I’ve told this story before, but as an illustrative case study, it’s worth repeating.
A few years ago I was consulting to an eCommerce solutions firm who were keen on coming up with a deal with a prominent retail industry group. We were hoping we could encourage adoption of their eCommerce software with a low cost trial for their members.
At that time I didn’t have any contacts within the organisation, so I enquired about the person responsible for eCommerce strategy and adoption among their members.
After chatting to that person, we arranged a time to meet at his office.
At the agreed time, the eCommerce firm’s CEO and I went to the head office to meet the gentleman concerned.
Oops, wrong department…
To our astonishment, we were led into a room full of disembowelled computers and soldering irons. Our host was knee-deep in cable and had his head in a computer monitor before he greeted us, cleared some manuals from some seats and motioned us to sit down.
The situation immediately became clear. The person responsible for the organisation’s eCommerce vision was the systems administration officer.
Needless to say, both the meeting and ensuing arrangements were brief and somewhat pointless.
Quite clearly, the organisation had confused technical expertise with strategic marketing expertise.
And they weren’t alone.
Blinded by science
It was not long before that that I worked on a project with a household name in business advertising. Despite the department being responsible for electronic advertising, they were headed up by a very qualified and capable computer scientist.
Again the focus was on the technology, not what the organisation did with it. Again the department floundered and the head of department eventually moved on – but not before he had made some quite ill informed decisions on the online direction of the organisation.
The sorry part was, it was no fault of the respective individuals concerned that their employers put them in these positions of responsibility.
It’s not about computers
Even today, many smaller business operators are handing responsibility of their web marketing strategy to people who are “good with computers”.
But while their online communications reside on new technology, understanding the technology and understanding how to promote and communicate online, are two entirely different disciplines.
I often compare it to getting your television repair guy to make you a television commercial.
Yes they are both working in the same technology, but their respective roles and skills are entirely different.
What many business operators are slow to grasp is that the key benefit that the web brings to their business is a marketing communications benefit.
Marketing benefits delivered using technology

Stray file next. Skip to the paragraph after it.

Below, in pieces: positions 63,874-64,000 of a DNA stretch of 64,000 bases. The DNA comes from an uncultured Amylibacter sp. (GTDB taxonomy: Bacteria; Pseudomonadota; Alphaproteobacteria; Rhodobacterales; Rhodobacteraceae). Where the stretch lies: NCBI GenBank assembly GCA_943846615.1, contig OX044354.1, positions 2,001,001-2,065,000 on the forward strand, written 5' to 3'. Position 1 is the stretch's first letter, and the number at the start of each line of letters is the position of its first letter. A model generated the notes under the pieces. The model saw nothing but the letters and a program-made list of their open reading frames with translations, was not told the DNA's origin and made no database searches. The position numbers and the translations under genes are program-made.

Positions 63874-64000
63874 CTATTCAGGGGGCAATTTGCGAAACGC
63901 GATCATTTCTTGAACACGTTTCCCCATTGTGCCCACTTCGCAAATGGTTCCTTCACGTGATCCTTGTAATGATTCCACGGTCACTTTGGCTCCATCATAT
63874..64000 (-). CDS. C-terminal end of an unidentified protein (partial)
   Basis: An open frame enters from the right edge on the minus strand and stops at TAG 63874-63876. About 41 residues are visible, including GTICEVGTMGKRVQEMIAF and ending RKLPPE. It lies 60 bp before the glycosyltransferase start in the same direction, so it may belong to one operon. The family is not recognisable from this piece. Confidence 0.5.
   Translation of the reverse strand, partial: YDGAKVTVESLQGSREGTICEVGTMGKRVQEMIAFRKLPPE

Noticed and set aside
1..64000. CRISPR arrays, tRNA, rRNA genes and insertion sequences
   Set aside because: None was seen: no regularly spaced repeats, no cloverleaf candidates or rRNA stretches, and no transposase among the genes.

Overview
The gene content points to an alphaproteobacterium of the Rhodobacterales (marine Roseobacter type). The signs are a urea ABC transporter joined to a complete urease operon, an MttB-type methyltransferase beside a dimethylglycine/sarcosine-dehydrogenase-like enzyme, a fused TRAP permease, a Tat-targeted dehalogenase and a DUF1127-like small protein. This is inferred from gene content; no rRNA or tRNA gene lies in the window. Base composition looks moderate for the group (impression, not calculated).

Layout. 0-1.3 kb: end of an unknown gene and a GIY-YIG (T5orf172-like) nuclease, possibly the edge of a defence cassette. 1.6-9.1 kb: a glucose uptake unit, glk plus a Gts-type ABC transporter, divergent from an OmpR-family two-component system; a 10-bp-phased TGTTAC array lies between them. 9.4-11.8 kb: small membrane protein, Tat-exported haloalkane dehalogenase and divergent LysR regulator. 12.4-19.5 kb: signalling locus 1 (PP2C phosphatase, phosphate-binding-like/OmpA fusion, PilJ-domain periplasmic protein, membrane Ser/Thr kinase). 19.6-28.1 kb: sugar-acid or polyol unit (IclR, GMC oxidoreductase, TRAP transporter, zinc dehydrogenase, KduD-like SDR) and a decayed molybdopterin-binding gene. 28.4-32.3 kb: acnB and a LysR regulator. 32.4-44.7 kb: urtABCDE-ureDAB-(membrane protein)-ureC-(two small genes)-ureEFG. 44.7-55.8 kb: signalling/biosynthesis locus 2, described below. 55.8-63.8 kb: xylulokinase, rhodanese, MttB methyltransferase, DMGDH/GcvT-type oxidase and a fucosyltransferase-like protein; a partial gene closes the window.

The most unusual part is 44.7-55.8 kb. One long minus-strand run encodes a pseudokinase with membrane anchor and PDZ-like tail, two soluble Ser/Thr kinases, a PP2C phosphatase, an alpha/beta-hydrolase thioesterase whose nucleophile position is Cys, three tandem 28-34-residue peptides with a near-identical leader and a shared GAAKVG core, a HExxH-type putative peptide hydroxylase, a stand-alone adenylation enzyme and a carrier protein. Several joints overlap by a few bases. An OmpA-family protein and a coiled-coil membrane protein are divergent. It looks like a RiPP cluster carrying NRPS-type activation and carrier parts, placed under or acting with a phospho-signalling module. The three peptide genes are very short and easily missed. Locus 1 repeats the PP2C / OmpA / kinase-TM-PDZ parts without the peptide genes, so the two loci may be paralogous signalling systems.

Predominantly, the web is either being used to provide information about the business to encourage sales, to act as a new channel to market, or to streamline or enhance related promotional activities.
All of these objectives clearly belong in the marketing department, but are underpinned by new and evolving technology rather than a discipline of it.
Sure other benefits are the stuff of customer service, finance and operations, but it’s marketing benefits that most smaller business gain from a professional online presence.
To that end, planning and decisions pertaining to their online presence need to come from a marketer who understands the online world, rather than an IT person who knows (or worse, claims to know) about marketing.
This way decisions can be made that leverage and complement the rest of your promotional strategy instead of being a digital shag on a rock.
Enabling versus communicating
This isn’t to demean the role of the IT department, far from it. They carry a huge and vital responsibility to keep your organisation humming in an increasingly digital world.
And let’s face it, without them many of us would be out of a job.
But having them drive what is essentially a marketing strategy only puts your firm further behind your competition as you embark on a technology-focused strategy instead of a customer focused one.
Once your strategy is determined, your IT people can then be brought in to assist in “tooling up” for it – something they usually excel at.
In addition to being a leading eBusiness educator to the small business sector, Craig Reardon is the founder and director of independent web services firm The E Team, which was established to address the special website and web marketing needs of SMEs in Melbourne and beyond.